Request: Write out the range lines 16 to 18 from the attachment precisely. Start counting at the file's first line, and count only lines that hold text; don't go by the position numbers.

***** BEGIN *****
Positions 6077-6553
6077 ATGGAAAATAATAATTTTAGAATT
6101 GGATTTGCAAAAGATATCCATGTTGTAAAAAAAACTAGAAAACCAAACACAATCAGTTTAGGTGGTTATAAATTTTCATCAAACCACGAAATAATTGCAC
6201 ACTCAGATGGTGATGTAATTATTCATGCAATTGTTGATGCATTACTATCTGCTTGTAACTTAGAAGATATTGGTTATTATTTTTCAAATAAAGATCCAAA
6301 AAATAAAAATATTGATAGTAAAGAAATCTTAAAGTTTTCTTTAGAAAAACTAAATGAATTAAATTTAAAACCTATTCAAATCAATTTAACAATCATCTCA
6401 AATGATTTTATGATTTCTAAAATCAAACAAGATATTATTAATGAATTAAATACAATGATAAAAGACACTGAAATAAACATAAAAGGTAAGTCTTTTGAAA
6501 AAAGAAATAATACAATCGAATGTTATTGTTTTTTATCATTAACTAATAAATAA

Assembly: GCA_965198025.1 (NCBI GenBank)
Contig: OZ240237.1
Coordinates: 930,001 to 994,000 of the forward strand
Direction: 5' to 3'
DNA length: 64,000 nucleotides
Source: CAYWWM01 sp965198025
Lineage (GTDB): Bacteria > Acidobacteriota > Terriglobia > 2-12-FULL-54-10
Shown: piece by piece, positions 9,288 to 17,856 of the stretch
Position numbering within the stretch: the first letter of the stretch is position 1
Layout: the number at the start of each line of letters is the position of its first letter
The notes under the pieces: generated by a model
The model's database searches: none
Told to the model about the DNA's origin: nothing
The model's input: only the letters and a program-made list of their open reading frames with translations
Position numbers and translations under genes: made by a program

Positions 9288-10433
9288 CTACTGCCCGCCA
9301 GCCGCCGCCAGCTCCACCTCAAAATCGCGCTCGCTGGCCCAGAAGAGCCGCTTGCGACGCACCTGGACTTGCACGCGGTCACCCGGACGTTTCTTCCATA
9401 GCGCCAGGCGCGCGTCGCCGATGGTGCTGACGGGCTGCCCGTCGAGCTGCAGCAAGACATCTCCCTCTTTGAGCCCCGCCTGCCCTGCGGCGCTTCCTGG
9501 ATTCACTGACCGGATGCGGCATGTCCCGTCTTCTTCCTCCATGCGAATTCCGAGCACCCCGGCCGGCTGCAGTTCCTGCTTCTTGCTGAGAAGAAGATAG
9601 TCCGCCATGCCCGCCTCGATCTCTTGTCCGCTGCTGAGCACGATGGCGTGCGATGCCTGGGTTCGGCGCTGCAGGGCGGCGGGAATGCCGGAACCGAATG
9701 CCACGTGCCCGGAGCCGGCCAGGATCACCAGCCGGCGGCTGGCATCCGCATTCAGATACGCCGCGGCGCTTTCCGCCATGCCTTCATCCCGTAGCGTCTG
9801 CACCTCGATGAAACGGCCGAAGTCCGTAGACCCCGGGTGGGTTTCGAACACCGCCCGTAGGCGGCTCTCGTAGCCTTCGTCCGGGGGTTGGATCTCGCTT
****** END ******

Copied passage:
Position numbering within the stretch: the first letter of the stretch is position 1
Layout: the number at the start of each line of letters is the position of its first letter
The notes under the pieces: generated by a model